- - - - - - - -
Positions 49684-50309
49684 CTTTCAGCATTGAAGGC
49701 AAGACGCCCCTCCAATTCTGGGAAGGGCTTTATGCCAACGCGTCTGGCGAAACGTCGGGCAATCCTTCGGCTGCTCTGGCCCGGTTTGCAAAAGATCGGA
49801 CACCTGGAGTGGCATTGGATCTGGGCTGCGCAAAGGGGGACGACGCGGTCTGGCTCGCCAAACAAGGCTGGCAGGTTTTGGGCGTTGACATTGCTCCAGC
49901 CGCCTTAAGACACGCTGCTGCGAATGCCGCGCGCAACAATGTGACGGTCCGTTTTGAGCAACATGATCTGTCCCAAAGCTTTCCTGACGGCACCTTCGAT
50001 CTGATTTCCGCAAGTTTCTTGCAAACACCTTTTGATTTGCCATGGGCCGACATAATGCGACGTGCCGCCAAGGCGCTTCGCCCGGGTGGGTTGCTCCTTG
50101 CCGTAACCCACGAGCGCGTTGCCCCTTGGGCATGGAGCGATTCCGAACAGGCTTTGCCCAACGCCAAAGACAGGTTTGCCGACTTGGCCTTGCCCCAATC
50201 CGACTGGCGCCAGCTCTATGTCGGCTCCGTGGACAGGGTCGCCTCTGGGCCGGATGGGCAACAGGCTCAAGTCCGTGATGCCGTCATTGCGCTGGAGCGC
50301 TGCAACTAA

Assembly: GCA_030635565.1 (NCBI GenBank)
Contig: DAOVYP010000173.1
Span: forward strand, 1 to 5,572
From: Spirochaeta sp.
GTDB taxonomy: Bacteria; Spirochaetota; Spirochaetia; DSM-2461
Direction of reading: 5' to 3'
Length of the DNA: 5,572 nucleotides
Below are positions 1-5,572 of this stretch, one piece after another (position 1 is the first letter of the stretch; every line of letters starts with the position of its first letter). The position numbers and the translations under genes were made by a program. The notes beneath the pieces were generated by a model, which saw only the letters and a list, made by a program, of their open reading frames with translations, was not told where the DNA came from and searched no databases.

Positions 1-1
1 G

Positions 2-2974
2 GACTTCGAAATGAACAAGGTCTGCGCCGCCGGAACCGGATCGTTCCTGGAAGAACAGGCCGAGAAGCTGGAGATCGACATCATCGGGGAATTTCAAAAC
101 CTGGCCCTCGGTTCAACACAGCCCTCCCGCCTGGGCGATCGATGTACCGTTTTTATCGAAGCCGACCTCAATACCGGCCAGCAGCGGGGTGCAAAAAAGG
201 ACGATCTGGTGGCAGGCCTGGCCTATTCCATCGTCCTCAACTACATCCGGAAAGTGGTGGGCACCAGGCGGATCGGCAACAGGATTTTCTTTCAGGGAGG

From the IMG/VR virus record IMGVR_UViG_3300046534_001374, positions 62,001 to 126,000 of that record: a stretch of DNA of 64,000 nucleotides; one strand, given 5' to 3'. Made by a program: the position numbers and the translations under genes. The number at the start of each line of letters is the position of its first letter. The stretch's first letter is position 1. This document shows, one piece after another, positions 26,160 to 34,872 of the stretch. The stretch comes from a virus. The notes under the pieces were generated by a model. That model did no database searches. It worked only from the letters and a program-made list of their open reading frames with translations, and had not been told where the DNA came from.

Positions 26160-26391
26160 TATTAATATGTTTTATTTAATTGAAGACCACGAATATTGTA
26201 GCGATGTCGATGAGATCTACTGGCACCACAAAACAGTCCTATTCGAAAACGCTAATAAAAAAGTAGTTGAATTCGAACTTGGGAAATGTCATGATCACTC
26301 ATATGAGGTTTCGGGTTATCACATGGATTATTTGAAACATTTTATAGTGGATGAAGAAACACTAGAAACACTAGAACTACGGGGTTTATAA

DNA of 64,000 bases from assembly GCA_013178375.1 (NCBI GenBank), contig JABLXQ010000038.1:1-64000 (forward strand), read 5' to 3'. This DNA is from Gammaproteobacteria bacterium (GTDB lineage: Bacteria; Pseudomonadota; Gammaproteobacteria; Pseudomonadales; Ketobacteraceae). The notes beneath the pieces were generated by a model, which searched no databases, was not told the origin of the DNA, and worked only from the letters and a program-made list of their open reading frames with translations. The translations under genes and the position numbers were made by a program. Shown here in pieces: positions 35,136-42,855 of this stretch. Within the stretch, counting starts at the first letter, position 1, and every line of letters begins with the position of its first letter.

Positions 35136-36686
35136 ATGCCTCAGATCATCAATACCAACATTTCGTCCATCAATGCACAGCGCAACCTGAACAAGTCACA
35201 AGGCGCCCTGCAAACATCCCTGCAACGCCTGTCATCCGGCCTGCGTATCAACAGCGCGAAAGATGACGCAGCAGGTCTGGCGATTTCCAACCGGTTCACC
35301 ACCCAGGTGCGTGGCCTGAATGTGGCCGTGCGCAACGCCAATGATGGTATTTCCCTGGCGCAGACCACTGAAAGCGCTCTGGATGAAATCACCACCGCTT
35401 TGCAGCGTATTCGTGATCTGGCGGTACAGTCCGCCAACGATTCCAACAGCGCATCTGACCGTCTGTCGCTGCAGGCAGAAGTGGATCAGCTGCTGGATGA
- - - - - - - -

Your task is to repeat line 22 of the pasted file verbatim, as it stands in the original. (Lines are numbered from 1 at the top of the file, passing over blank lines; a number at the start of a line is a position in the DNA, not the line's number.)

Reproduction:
101 CTGGCCCTCGGTTCAACACAGCCCTCCCGCCTGGGCGATCGATGTACCGTTTTTATCGAAGCCGACCTCAATACCGGCCAGCAGCGGGGTGCAAAAAAGG